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Quite the World, Isn't It?

On NPR, and looking at the problems of Detroit

I had the pleasure earlier this week of sitting through a 45-minute interview with NPR’s Don Gonyea to talk about the current state of Detroit, and the result of that session aired during Saturday’s “All Things Considered” weekend edition. Naturally, given the time restraints and multiple voices in the piece, they only used a couple of snippets of what I said, but I appreciate having my voice added to the national discussion – and am glad for the thoughtful attention NPR paid the issue.

Gonyea, incidentally, is an old Detroit hand himself. We used to run across each other while covering various Detroit stories in the 1980s and 1990s, and then again on the presidential political campaign trail after he joined NPR and I was working for the Los Angeles Times. Solid pro.

This link takes you to a story about the segment, which includes a transcript. The podcast of the show is available here. A catalyst for my book, Detroit: A Biography, was my desire to explain to people who don’t know Detroit what has happened there, that it is much more than tailfins on Cadillacs, Motown, sports teams, “ruins porn,” and drugs and crime. So I hope my inclusion in the program will bring some of that awareness to more people.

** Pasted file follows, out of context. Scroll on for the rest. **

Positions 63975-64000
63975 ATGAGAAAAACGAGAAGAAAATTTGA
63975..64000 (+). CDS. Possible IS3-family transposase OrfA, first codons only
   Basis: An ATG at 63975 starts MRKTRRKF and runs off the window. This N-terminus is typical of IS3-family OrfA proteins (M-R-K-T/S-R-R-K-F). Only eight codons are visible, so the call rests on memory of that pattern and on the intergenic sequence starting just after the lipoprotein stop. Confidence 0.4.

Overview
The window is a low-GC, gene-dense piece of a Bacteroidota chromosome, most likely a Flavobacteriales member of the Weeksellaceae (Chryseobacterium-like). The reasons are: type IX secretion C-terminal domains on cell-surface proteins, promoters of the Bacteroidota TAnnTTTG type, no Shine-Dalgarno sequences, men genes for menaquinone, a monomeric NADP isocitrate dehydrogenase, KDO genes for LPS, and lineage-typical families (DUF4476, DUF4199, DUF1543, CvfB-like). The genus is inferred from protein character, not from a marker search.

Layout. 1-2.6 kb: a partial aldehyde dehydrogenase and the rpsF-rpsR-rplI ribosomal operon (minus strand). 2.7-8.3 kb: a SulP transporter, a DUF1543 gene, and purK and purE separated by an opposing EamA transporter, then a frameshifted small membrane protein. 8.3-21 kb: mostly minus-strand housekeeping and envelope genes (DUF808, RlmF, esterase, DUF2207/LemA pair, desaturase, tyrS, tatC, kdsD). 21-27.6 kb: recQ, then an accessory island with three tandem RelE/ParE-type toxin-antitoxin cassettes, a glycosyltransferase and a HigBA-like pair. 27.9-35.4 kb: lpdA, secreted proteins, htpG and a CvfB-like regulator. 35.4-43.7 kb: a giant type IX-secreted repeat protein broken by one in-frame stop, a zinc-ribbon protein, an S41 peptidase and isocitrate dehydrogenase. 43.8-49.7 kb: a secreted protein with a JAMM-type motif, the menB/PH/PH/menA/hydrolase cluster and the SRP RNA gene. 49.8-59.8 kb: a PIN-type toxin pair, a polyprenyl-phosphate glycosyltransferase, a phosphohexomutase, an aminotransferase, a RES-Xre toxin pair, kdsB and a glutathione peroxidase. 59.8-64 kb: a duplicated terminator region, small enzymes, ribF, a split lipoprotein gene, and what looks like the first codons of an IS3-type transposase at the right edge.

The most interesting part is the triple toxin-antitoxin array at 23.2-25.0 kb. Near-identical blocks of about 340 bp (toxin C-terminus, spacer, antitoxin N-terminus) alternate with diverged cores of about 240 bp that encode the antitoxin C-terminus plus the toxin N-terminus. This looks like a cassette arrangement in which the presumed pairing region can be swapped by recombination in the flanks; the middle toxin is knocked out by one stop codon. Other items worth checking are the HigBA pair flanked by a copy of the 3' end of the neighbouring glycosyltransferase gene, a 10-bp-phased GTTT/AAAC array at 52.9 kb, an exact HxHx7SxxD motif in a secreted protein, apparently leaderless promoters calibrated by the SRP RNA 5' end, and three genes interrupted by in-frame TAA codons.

The only point I wish they had picked up from the interview and included in the segment is my argument that the current city government budget crisis – as significant as it is – is a symptom of Detroit’s problems, not the problem itself. The fiscal manager appointed by Gov. Rick Snyder – an abrogation of democracy, in my view – will likely use draconian measures to balance the city budget, primarily by selling off potentially profitable assets to the private sector, slashing services, and laying off hundreds, if not thousands, of people – adding to Detroit’s unemployment and poverty problems.

Those “fixes” will do nothing to help Detroit, the community, and far too many people conflate the two problems. By the time the manager is done, Detroit will still be a city of staggering poverty, and urban emptiness, with dysfunctional schools, massive areas of violence and blight, and no plan for improving the conditions under which 700,000 people live. It is a regional problem that requires a regional solution, but it is also a national problem that we, as a nation, have ignored for far too long.

None of that will change under a balanced city budget.
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